I can see that...it's almost like corporate stalking. Personally, I don't get the company worship thing...there's plenty of interesting jobs outside of Google, Facebook, etc.

Not only that, if he got the job it would give him "proof" to say "look, my method works... now buy my book!" and a substantial side business.

Perhaps Google doesn't want to encourage this sort of behavior.

The interview's supposed to, in theory, hint at future performance as an employee - too many intensive study guides used by too many candidates, and it'll just end up reflecting how much cramming the candidate did for the interview.

I'm sorry for him, but I can't overlook the poetic justice of him losing a silly game (the Google interview system) that he was inadvertently enabling.

They get an absolutely insane amount of applicants on the few positions they are hiring for, so they don't have the resources to give everyone a fair chance. They need to eliminate a lot of people without spending too much time on them.

An applicant who is an expert on gaming their system is probably scary to allow into the system.

Kind of reinforces how much luck plays a part in recruitment at a scale such as Googles. Makes the "I don't hire unlucky people" trope a bit more relevant.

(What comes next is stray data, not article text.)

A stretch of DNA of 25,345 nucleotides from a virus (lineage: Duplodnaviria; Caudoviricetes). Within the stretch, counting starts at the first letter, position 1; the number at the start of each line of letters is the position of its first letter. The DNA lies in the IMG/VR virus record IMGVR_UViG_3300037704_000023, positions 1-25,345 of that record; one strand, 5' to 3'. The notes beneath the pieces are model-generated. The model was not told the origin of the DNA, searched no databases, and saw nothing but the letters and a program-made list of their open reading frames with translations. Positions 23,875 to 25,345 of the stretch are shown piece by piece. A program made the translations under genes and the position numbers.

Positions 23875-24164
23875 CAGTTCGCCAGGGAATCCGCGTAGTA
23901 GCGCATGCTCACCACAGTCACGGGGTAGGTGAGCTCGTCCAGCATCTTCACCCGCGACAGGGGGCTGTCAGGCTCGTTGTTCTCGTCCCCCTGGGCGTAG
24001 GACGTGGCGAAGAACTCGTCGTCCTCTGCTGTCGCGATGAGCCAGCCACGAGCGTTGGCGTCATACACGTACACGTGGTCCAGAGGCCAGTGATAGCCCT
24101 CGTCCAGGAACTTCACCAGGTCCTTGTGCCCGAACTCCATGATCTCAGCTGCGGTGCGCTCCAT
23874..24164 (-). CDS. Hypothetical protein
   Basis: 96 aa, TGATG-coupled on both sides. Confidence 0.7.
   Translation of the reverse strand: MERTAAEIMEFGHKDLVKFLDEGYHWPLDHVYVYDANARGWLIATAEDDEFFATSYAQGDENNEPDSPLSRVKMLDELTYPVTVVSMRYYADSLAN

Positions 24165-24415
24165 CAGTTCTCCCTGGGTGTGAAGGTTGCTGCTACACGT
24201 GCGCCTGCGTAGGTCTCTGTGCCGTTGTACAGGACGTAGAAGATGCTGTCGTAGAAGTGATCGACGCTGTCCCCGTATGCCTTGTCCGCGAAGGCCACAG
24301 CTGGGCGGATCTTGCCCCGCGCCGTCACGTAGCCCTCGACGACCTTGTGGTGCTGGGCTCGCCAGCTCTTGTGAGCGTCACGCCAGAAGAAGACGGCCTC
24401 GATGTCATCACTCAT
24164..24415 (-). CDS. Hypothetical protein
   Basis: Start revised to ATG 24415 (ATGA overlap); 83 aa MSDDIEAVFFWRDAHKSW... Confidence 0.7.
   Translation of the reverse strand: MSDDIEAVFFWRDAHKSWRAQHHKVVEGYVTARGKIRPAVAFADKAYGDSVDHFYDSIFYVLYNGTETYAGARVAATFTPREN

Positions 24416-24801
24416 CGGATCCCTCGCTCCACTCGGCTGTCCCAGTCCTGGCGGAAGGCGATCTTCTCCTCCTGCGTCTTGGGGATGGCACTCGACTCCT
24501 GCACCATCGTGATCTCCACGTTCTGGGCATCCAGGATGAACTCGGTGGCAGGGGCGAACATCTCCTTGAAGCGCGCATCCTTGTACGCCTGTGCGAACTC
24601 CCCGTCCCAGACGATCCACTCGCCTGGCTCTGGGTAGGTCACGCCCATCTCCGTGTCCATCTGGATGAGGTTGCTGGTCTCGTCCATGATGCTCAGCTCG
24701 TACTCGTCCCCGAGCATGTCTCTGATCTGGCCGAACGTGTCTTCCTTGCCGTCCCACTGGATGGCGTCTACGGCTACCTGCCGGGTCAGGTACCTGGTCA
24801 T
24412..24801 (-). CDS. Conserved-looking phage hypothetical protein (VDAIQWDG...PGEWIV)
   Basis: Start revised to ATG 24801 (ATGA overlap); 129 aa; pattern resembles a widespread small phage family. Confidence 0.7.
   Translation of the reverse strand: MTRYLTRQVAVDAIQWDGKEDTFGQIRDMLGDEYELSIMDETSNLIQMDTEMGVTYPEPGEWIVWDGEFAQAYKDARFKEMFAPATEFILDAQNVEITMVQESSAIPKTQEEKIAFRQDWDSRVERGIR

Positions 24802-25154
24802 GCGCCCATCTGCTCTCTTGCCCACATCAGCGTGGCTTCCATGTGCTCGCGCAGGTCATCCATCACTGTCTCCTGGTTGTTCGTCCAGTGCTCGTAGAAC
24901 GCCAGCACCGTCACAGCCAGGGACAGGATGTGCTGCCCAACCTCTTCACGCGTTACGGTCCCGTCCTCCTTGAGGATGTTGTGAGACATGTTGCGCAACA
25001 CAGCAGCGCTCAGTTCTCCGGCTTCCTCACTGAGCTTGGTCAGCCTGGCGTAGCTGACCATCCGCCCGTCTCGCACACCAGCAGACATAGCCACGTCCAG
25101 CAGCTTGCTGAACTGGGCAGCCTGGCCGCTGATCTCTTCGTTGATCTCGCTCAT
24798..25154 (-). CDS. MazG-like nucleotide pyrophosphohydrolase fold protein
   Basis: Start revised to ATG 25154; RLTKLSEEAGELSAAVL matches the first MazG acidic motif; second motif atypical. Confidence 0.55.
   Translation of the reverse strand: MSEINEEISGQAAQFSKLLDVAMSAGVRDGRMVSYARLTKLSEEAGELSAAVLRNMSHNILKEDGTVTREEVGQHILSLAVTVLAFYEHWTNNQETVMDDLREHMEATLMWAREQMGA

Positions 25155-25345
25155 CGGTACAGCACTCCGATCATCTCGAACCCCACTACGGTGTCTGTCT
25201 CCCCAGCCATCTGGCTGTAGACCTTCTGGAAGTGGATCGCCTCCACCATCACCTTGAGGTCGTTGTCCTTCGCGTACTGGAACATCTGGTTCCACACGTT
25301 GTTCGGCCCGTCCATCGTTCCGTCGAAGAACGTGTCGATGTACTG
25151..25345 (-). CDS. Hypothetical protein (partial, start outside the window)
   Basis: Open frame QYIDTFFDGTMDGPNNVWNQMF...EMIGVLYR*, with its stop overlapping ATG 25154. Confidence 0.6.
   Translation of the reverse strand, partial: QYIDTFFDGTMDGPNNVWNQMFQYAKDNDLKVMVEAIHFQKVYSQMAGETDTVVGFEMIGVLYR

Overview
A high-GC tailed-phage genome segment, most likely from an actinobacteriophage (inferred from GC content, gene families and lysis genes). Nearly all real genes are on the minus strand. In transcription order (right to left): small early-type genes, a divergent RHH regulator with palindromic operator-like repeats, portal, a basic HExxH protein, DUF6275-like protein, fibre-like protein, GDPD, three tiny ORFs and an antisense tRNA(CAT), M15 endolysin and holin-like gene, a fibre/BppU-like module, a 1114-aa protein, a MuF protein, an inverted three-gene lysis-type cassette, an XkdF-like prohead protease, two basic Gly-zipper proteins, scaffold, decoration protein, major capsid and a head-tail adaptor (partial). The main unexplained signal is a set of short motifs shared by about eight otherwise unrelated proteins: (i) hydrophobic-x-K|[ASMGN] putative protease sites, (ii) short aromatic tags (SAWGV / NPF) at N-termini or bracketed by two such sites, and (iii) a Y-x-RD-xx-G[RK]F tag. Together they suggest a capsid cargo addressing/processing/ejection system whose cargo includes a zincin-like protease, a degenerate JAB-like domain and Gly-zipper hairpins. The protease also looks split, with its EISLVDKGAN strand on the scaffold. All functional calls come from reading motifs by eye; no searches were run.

This seems like so much work for getting a job into one place.

pretty depressing

He instructed people on how to be hired at a company he was never hired at. I don't think I would ever hire someone making claim like that.

That's incorrect. He wrote a blog about what he was personally doing to get hired at Google... he wasn't claiming to teach people how to get hired.

"You can hear me talk about my journey to become a web developer, how I'm working on a career change, and what you need to know to interview at Google." [1]

"This is my multi-month study plan for going from web developer (self-taught, no CS degree) to Google software engineer." [2]

The author presents two conflicting pieces of information. In [1], it seems like he has accomplished this goal of being hired. In [2], he is working towards it and has not clue if anything presented will work.

[1]: https://googleyasheck.com/presenting-at-code-fellows/ [2]: https://github.com/jwasham/google-interview-university

Even a cursory glance at the blog shows that this is his attempt to journal his journey...nothing more. You are splitting hairs.

After poking around a bit more, I see why I incorrectly came to that conclusion. Visiting the About page [1] provides this quote: "I'm publishing this blog to chronicle my long journey to becoming a Google engineer."

Without reading this quote, each post makes it seem like he knows everything about how to get hired. With the quote, each post reads very differently.

[1]: https://googleyasheck.com/about/